The Social Lives of Robots

Sunday, November 14, 2021

What Is It

Machines might surpass humans in terms of computational intelligence, but when it comes to social intelligence, they’re not very sophisticated. They have difficulty reading subtle cues—like body language, eye gaze, or facial expression—that we pick up on automatically. As robots integrate more and more into human life, how will they figure out the codes for appropriate behavior in different contexts? Can social intelligence be learned via an algorithm? And how do we design socially smart robots to be of special assistance to children, older adults, and people with disabilities? Josh and Ray read the room with Elaine Short from Tufts University, co-author of more than 20 papers on human-robot interaction, including "Robot moderation of a collaborative game: Towards socially assistive robotics in group interactions."

Part of our series The Human and the Machine.

Comments (6)


Harold G. Neuman's picture

Harold G. Neuman

Saturday, October 2, 2021 -- 12:19 PM

They need not have social

They need not have social lives. Because they do not think...no matter what anyone tries to tell you. AI is contrivance. Turing would have told you that. Actually, he did. But no one was paying attention.

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Tim Smith's picture

Tim Smith

Thursday, October 7, 2021 -- 7:11 PM

Turing said and did many

Turing said and did many things and was ignored for various reasons, but to characterize his view of AI as a contrivance and that no one noticed is like saying Barack Obama was a racist and Donald Trump loved his country and we all missed it. All these statements are valid, but all are equally untrue.

This is a cool little sub-thread, though. Alan Turing won WWII, was one of the greatest philosophers, mathematicians, and human beings of the last century… PT should do a show on him.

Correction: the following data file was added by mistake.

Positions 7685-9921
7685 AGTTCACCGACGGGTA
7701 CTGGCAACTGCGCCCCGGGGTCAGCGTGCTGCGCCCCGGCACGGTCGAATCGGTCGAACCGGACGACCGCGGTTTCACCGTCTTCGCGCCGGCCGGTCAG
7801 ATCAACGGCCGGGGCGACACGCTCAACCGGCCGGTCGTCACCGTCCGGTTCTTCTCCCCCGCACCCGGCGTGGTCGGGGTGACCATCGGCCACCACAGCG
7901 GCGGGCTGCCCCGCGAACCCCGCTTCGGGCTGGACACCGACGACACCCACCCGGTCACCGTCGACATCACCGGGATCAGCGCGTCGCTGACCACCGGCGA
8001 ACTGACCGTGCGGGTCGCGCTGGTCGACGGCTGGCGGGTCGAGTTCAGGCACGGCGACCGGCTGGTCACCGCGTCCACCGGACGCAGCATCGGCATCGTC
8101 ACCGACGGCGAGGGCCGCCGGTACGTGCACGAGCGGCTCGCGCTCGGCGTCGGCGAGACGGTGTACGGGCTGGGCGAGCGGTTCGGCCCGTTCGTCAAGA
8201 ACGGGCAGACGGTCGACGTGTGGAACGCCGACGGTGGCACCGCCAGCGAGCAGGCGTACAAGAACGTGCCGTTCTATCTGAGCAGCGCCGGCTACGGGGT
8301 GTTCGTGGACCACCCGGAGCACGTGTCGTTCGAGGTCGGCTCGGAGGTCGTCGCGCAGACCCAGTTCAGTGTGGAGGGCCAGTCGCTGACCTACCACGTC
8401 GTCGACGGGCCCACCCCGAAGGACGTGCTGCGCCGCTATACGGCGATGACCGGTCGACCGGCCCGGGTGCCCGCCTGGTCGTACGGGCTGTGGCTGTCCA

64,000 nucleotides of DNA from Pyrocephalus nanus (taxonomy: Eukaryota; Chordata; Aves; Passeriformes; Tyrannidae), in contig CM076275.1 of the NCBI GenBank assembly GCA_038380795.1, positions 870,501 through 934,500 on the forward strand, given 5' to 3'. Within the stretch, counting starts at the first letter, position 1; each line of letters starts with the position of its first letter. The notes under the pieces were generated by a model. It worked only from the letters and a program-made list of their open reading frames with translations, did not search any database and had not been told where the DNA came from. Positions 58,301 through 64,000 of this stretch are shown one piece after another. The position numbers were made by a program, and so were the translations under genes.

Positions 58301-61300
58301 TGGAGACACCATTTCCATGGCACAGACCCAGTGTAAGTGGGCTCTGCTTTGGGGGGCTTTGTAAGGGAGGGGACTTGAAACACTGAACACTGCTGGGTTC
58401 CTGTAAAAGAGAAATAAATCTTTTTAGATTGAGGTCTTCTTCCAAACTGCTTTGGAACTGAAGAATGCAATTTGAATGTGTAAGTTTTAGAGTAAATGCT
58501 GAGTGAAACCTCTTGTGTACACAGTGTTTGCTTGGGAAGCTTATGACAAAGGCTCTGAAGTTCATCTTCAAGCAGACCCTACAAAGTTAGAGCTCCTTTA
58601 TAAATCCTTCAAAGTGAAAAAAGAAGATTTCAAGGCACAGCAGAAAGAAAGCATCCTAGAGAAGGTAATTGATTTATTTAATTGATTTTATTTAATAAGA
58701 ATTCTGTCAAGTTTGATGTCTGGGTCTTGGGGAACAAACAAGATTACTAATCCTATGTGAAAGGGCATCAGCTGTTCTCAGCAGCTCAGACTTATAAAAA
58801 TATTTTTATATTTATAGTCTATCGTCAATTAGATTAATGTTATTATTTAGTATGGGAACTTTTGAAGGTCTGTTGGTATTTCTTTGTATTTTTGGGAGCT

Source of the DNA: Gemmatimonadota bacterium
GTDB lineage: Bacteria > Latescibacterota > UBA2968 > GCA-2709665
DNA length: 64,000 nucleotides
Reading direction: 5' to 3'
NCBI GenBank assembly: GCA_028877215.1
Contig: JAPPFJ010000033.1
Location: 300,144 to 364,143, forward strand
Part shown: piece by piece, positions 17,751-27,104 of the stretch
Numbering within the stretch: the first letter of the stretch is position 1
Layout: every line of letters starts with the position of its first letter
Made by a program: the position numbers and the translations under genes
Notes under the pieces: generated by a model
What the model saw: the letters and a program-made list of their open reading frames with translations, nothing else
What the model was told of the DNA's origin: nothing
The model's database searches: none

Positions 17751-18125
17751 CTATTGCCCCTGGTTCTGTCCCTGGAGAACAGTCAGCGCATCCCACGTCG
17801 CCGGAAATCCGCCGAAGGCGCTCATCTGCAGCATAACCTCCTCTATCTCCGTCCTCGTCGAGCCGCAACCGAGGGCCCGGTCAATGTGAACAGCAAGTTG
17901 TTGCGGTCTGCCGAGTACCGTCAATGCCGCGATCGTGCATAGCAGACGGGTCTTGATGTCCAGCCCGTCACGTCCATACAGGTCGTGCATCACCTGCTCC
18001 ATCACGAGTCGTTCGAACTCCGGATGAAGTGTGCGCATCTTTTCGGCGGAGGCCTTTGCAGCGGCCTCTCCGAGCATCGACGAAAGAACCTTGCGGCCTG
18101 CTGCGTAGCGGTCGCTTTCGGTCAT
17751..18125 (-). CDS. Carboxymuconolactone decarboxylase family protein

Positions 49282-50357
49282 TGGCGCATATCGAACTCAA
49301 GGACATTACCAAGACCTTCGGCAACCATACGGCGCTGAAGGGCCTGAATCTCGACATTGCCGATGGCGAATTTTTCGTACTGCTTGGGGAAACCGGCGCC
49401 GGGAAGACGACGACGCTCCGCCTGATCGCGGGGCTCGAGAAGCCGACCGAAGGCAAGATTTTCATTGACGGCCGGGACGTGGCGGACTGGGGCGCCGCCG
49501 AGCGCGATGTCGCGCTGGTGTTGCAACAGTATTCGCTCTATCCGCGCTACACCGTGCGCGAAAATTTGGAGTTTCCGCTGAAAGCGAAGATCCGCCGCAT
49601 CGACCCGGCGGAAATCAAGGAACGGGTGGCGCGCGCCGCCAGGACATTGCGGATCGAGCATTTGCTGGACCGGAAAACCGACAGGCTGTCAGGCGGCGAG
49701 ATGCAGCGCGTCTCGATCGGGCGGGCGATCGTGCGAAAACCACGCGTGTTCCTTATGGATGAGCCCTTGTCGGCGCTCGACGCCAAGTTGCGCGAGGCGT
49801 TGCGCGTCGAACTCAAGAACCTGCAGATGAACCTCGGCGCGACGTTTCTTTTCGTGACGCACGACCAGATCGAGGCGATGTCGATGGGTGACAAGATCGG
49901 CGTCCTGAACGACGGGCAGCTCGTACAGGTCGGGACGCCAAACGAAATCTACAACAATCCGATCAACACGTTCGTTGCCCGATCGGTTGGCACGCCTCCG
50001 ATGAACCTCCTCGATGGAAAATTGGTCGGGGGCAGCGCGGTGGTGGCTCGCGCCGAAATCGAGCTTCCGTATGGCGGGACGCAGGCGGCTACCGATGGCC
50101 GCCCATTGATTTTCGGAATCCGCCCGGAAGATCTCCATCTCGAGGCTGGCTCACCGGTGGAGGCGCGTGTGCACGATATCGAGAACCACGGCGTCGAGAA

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Harold G. Neuman's picture

Harold G. Neuman

Sunday, October 3, 2021 -- 7:34 AM

I think professionals get so

I think professionals get so wrapped in their disciplines, they are not able (willing?) To separate reality: 'how things probably are' from fantasy: ' how they might possibly be'. Sure, I tend to think outside the box and/or jump out of the system on a few things myself. It is good mental gymnastics;helps keep me sharper in advanced years. But, when we talk of notions such as computer social skills---or the lack thereof, we are in the realm of What Does it Matter?, not how things probably are. This is more Asimov than is either practical or pragmatic. Is it useful to speculate on the improbable? I don't think so. Artificial Intelligence is making differences-this much is inarguable. Mental gymnastics are good therapy. And, idle chat IS a social skill, banal as it can often be. Computers are marvelous tools, SKA, algorithims. I would, however, rather play chess with another human being.

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Tim Smith's picture

Tim Smith

Thursday, October 7, 2021 -- 9:13 PM

Exoskeleton tech can get

Exoskeleton tech can get people with paraplegia mobile. Assistive robots have infinite patience for autistic kids to learn from and play with even. Eldercare robots give failing parents peace of mind. Medical rescue robots provide people with epilepsy dignity and timely care. There are way more applications than this for robots. These roles call for social skills and sensitivity to perform well. Philosophers must consider the limits and possibilities.

Advanced neuromorphic chips are in the pipeline to add neural networking units to process the cues that could detect a seizure, log depression, and find avenues to engage a young autistic mind. These and many other tasks can be done and done right. It only takes a few fails for people to lose their trust in tech to solve and address these high-need use cases.

I agree Robots don’t need to be social like humans, but they need to respond to human emotion and traits (some of which humans might not even perceive.) The most dangerous thing a robot could do would be to imitate humans, perhaps. Sometimes you want a robot to act and feel like a human; in general, robots should communicate socially with humans that they are not themselves humans. If that seems odd, it won’t very soon. Robots are becoming more and more human. That, I agree, is a problem.

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Harold G. Neuman's picture

Harold G. Neuman

Wednesday, October 20, 2021 -- 5:02 PM

Tim:

Tim:
I do not often look to film or popular literature for philosophy.. But, I was moved by I Robot. The hi-tech Audi was neat, too.

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Tim Smith's picture

Tim Smith

Wednesday, October 20, 2021 -- 5:55 PM

Harold:

Harold:
"The Imitation Game" is worthy wrt Turing.

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